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May 5, 2012 - 12:15am

Anti-U.N. residents plan protest during peace garden dedication Sunday

posted by Howard B. Owens in batavia, Peace Garden.

The dedication of the peace garden in Batavia on Sunday will draw a quiet protest from some local residents, according to Mike Barrett, owner of Barrett's Batavia Marine.

The problem, Barrett said, is that the peace garden is a little too closely linked with the United Nations and Barrett and others are no fan of the U.N.

One of Barrett's current concerns is a U.N. push to create an international treaty on the trade of guns, and while supporters of the treaty say it merely deals with the illicit sale of guns, groups such as the NRA fear it's really an attempt to circumvent the 2nd Amendment (Wikipedia).

"(The peace garden is) a noble effort," Barrett said, "but when one of the principles of the peace garden gets an award from the United Nations and they're going to have a torch run via the U.N. from Buffalo to Albany, that concerns us. We don't want anything to do with the U.N."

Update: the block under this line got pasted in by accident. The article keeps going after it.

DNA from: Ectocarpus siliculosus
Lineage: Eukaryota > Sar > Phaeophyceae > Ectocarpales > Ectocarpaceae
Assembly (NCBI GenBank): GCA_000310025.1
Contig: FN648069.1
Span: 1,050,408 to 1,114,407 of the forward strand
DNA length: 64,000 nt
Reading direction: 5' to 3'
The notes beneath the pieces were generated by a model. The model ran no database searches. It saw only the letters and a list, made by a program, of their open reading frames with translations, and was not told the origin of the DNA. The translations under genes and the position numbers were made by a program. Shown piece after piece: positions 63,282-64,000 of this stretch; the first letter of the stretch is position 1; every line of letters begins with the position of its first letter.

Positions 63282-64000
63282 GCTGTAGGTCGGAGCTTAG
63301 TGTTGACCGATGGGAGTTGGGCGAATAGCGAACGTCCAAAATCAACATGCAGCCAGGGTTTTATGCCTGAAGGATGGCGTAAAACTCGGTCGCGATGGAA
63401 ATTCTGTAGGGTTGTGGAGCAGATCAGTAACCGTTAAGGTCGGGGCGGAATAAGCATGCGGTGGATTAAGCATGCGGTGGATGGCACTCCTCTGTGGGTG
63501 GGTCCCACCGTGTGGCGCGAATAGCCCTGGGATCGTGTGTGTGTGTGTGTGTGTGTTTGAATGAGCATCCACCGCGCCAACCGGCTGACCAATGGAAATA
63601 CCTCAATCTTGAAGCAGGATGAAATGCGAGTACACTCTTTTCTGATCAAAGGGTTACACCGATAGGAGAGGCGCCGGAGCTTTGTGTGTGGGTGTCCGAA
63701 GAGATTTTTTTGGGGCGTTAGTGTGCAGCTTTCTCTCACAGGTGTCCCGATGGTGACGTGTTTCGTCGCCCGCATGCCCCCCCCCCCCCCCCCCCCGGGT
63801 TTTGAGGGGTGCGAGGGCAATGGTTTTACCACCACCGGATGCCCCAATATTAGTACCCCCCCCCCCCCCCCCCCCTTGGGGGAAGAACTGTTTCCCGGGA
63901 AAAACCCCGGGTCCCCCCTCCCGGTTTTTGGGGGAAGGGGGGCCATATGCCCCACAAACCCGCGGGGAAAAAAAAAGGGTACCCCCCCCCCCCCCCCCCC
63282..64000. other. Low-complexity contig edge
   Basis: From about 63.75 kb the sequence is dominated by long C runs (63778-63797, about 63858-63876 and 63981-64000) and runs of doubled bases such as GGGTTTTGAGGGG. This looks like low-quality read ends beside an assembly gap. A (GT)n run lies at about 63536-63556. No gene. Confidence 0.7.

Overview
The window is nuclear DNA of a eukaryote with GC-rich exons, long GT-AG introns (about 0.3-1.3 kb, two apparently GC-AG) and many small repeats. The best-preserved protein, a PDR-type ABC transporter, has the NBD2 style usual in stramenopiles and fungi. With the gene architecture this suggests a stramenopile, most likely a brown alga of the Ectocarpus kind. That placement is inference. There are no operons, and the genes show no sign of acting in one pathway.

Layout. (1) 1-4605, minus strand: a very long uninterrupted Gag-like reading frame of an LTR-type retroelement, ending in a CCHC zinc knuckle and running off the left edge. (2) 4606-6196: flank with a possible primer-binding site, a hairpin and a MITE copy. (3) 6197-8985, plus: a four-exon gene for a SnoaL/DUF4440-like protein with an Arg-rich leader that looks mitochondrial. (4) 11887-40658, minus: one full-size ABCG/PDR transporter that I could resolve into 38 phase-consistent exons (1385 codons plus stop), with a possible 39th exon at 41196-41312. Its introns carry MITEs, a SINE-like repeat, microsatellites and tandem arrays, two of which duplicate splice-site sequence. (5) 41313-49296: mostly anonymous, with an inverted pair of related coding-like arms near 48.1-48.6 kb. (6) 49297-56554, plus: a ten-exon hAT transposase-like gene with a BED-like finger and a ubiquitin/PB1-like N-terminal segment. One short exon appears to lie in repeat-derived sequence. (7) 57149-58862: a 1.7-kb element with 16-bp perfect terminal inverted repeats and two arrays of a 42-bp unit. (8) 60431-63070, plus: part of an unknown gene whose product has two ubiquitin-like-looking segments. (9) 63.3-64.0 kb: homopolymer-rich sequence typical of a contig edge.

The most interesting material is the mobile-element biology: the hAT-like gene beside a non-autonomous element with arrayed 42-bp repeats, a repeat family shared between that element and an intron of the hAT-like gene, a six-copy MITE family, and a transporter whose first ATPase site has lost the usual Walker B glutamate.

Barrett is referring to Paula Savage, a Batavia native who organized the first peace garden in Ottawa and is now part of the International Peace Garden Foundation.

Savage was recently honored by the U.N. for her peace garden efforts.

The Batavia garden is adjacent to the Holland Land Office Museum on West Main Street and the protest is scheduled to start at 2 p.m. on the opposite side of the street.

"It will be peaceful. There will be no bullhorns," Barrett said. "We're going to have an informational protest to show that the the peace garden is associated with the United Nations and that we're dead set against what the U.N. does."

Mark Brudz
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Dan, by your definition, it realy is a matter of what foot a shoe is on, think about that as you sleep tonight please.

Daniel Jones